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FISH4ACP virtual tour puts a spotlight on women in aquatic value chains

22 December 2022, Rome - Women play a major role in fisheries and aquaculture, but their voices are not always heard. FISH4ACP’s virtual tour zoomed in on women in aquatic value chains and sparked a lively debate on how working smarter, not harder can empower women.  

The online event kicked off with a video on The Gambia, where oyster production is mostly run by women, before moving on to Zambia, showing how women deal with the processing and selling of kapenta from Lake Tanganyika. 

“These examples shed a light on the challenges women face in fisheries and aquaculture,” said Evangelina Blanco González, Programme Manager of the European Union (EU) Delegation to The Gambia. She explained that 85 per cent of the new EU’s external assistance will contribute to gender equality and women’s empowerment by 2025, and added: “Gender equality is a fundamental principle of the EU.”  

“Women are crucial to fulfilling FAO’s mandate of a world free of hunger,” said FAO’s Fishery Officer Jennifer Gee. She underlined that women empowerment has to be achieved through equal rights and decision-making power, and concluded: “This means: nothing about us without us.”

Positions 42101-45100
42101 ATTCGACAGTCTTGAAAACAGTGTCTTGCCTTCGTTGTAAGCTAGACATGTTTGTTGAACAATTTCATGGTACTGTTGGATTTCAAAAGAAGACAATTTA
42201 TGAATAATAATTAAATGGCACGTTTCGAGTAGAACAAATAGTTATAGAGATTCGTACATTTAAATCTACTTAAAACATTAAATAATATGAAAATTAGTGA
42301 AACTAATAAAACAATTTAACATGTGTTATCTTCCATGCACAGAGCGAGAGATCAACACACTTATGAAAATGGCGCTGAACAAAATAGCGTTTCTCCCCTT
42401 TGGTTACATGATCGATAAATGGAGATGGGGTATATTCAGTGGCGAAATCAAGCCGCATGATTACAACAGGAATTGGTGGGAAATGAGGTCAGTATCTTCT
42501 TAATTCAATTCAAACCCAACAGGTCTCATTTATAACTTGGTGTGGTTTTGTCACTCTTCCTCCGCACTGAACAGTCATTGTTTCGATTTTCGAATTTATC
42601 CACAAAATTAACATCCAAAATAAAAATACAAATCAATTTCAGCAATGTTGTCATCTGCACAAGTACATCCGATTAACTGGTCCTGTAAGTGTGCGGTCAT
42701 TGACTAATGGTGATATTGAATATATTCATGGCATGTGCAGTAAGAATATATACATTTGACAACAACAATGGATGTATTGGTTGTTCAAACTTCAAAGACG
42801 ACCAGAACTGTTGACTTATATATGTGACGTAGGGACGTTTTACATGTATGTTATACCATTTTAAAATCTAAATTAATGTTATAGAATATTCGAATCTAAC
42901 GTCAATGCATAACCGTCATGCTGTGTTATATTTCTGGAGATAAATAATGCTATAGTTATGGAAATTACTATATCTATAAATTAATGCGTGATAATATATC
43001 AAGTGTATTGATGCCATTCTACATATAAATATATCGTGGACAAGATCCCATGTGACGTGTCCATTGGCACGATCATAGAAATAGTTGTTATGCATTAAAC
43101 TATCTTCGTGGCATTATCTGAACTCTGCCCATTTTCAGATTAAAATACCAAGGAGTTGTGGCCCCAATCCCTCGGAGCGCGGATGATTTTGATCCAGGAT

The sixth edition of FISH4ACP’s virtual tour was held on 13 December 2022 and brought together 160 people - fish workers, value chain stakeholders, experts, donors and the development community.  

They heard from Mariam Ngende, a Fisheries Officer at the municipality of Kigoma on the Tanzanian shore of Lake Tanganyika, who spoke about the difficulties women in the kapenta sector face in accessing resources and services. She also talked about the sexual harassment that women are exposed to, while their work is often heavy, unstable and underpaid. 

Elisabeth Badjie, an oyster producer from The Gambia and youth leader of oyster association TRY, voiced similar concerns and explained why so few women own a canoe. “They can’t afford it,” she said. “Women need to feed their families, pay their children’s school fees. When that is done, there’s not much left to buy a boat.”  

The constraints of female fish workers in The Gambia and Zambia resonate in aquatic value chains around the world, said Suzanne Kuria, fish farm owner and Vice-President of the African Women Fish Processors and Traders Network (AWFISHNET).  

If women want to strengthen their position in fisheries and aquaculture, she said, they need to develop the business-side of their work – formalize the business, obtain ownership of assets. “It’s not about working harder, but working smarter,” Suzanne Kuria said. The answer lies in the collectivity, according to her: “You can’t do it alone. Women need to come together.” 

The virtual tour demonstrated the critical role that women play in fish value chains, said Nina Neubecker, Senior Policy Officer of the German Federal Ministry for Economic Cooperation and Development (BMZ). “Women’s empowerment is key to local food security, family prosperity and the long-term sustainability of aquatic ecosystems,” she added in closing the event.  

The virtual tour is an online conversation on fisheries and aquaculture value chain development hosted by FISH4ACP, a global initiative led by the Organisation of African, Caribbean and Pacific States (OACPS) and implemented by FAO with funding from the EU and BMZ aimed at making aquatic value chains stronger.